I recently took a trip for my day job employer, going from Lubbock, (west) Texas to Mississippi, and on to points in Arkansas and Louisiana. You wouldn’t think there would be that much difference in the land and culture. You wouldn’t think so.
First thing you notice coming in from the air is that great big river. We have some creeks which run in rainy weather, but nothing to compare with “Ol’ Man River.”
Jackson is carved out of hills and trees, and the drive to Vicksburg is beautiful, but foreign, to a plains boy who’s used to seeing for miles and miles.
Staying at a casino hotel in Vicksburg, I watched and photographed the barges making their way up and down the Mississippi, making that grand turn at the bend.
Over the river in Arkansas and Louisiana, you see the flat ground of the Mississippi Delta. Farmland and trees, bayous and river runs.
It’s the people who make it different, though. Peddling farm implements, I meet agricultural equipment dealers. They have their own way about things. It’s like a tee shirt I saw in a touristy shop. It said, “We don’t care how you do it ‘up north.'” That’s the truth. What works elsewhere just don’t necessarily work in the Delta. And when deer season comes, well, you wait until it’s over. They are serious about deer hunting. And duck hunting. And fishing. You get the idea.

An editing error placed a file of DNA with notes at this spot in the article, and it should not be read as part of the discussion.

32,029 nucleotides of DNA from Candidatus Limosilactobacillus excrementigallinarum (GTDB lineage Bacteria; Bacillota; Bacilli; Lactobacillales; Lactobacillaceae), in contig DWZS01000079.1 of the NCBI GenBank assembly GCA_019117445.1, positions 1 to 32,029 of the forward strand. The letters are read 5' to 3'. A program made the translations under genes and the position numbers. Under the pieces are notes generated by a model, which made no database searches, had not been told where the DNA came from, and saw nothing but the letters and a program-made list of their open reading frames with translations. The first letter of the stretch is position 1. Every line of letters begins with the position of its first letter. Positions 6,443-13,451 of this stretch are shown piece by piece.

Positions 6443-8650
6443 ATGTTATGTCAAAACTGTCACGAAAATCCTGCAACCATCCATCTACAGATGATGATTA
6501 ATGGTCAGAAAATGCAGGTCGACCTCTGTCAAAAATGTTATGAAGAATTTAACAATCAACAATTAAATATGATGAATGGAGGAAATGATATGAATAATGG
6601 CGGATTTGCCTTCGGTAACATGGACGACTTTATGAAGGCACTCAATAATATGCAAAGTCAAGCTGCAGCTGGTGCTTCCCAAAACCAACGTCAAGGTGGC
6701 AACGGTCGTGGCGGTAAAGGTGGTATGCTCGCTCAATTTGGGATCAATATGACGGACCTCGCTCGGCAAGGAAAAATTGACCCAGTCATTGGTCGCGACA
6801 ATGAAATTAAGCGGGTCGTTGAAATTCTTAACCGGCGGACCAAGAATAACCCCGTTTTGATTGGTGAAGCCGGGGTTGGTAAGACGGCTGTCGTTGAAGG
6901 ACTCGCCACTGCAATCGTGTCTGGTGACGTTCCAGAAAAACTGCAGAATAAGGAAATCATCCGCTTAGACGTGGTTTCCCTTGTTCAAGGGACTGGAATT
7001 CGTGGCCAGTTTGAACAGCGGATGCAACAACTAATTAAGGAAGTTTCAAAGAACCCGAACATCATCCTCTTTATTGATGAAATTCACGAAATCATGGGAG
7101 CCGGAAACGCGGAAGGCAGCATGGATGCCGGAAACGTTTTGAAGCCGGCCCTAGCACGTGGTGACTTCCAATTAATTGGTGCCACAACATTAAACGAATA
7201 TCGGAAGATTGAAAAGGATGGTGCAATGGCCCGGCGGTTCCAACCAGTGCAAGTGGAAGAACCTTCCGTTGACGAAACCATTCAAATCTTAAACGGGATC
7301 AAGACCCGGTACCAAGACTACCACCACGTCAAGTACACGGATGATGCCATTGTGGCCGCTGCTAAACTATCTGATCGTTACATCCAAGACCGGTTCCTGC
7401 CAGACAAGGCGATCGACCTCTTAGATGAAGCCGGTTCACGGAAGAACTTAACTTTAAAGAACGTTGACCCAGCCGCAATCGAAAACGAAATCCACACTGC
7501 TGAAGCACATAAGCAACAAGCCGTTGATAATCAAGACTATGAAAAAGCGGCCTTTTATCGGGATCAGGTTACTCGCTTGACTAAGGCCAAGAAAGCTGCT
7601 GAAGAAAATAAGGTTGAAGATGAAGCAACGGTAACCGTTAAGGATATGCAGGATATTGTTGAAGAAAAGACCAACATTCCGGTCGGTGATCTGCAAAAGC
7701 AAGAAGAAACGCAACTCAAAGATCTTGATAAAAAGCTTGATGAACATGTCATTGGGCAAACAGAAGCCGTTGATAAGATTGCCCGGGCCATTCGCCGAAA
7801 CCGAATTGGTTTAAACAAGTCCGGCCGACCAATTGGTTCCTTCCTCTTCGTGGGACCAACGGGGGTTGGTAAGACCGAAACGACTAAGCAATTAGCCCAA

History is different there. It was settled by European interlopers a century or more before my area was. The civil war still echoes. Racial tensions, too. Palpable. Not that we don’t have them in Lubbock, but I was unprepared for their intensity the first time I went.
You may be wondering by now: what does this have to do with writing? Contrast. It’s hard to get a view of culture until you see the differences, really understand that while people hold certain common beliefs and concepts, they are unique in many ways. That contrast can breed conflict or delight, very valuable commodities when you’re penning a story.
If you want to write about the world, get out in it.